Fife Constabulary have published “Fife Policing History – Volumes I, II, III” available at: http://www.fife.police.uk/Default.aspx?page=2864. We were surprised to find some very good local history mentioned in the publications and highly recommend people to visit their site and view the publications. We have include a couple of excerpts below:

In the 18th Century (sic: Lochgelly) it was the site of a gypsy encampment, seemingly an important one, as it served as a meeting point for all the nomadic people over a wide area. As with many other places in West Fife, Lochgelly was a rural community with hand-loom weaving and a little coal mining being the only industries until the last century, when the discovery of coal and ironstone in large quantities triggered of an amazing growth in the population……

Looking back in the mists of time, it can only be suggested what Fife must have been like……………abounding with wild animals, where the Pictish cave dwellers of Wemyss and Caiplie who lived about 4,000 B.C. penetrated the forest with their weapons to hunt for food……………….Every-day life was often disrupted by invasions of their neighbours and eventually in the early centuries A.D. by Romans, Norsemen and Danes……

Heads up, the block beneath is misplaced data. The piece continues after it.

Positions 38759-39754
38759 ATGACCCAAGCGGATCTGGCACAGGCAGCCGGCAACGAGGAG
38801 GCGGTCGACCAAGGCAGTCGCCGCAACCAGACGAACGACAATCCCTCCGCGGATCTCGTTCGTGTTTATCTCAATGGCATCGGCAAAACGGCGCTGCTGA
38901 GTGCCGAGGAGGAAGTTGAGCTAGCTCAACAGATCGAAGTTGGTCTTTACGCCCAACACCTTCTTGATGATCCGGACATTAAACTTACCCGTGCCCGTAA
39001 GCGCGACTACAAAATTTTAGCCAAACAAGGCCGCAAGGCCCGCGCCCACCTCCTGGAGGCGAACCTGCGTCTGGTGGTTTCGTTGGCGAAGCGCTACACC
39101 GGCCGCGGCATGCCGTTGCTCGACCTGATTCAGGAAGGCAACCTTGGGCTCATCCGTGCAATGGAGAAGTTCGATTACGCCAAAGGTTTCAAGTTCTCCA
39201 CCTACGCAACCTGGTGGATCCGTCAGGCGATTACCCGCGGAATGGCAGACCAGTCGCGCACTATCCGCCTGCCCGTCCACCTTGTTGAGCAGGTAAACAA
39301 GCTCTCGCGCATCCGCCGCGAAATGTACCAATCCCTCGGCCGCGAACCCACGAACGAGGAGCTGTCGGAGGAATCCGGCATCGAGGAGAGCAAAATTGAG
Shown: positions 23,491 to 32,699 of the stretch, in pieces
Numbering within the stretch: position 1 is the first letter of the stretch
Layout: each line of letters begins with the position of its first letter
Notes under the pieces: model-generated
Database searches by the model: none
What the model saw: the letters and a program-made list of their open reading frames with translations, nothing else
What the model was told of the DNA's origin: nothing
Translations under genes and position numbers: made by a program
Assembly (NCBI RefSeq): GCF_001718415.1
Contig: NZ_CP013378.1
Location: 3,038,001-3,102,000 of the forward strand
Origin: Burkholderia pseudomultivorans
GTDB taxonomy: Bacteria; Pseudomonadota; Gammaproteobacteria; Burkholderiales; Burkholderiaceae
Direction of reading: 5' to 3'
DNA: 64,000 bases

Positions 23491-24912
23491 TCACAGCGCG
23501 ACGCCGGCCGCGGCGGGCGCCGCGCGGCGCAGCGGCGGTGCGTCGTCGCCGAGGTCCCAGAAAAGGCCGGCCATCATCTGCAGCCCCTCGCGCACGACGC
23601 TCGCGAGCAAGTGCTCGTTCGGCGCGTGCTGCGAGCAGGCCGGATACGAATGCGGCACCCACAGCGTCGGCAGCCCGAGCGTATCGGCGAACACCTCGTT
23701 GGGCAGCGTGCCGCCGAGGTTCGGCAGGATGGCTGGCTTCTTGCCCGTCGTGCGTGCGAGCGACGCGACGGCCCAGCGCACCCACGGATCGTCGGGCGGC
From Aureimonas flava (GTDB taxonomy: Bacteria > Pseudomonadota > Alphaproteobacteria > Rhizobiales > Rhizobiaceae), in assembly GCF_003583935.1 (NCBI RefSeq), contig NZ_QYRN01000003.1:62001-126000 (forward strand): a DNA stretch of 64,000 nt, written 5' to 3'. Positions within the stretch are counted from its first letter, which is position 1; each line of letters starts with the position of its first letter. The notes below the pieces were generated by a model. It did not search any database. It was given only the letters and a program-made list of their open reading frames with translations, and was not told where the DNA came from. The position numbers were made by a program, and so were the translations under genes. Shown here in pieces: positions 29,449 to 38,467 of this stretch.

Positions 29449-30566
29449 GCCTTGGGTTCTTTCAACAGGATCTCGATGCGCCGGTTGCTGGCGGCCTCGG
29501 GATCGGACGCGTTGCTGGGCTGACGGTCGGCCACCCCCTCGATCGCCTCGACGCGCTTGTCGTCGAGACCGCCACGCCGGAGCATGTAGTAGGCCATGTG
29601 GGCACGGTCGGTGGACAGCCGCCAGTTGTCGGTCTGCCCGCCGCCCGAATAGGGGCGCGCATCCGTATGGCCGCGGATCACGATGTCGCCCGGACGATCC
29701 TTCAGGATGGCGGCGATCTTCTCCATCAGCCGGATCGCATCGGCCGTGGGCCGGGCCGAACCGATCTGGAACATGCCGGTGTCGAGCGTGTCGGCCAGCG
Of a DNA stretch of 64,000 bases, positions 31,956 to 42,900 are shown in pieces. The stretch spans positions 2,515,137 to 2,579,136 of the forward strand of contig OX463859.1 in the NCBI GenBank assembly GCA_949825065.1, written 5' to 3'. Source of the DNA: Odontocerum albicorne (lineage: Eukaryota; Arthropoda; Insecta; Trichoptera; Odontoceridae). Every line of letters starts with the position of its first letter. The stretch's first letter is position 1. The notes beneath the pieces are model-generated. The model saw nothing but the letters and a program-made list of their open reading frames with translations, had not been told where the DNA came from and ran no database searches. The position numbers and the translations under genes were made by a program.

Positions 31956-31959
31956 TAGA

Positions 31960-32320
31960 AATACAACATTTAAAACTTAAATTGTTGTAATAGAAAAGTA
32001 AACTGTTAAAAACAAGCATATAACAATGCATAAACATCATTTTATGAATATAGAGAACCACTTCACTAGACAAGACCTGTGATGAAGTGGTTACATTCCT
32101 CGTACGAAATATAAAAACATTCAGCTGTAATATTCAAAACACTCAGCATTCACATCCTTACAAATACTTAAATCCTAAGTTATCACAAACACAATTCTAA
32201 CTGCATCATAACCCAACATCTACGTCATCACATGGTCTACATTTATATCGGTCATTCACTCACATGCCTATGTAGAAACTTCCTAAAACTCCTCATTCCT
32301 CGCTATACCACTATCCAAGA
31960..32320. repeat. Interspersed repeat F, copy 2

The publication was produced by retired Inspector William Brown (pictured), who together with his wife Rita, carried out extensive research between 1977 and 1985 into the history of Fife Constabulary. William Brown died in 2002.

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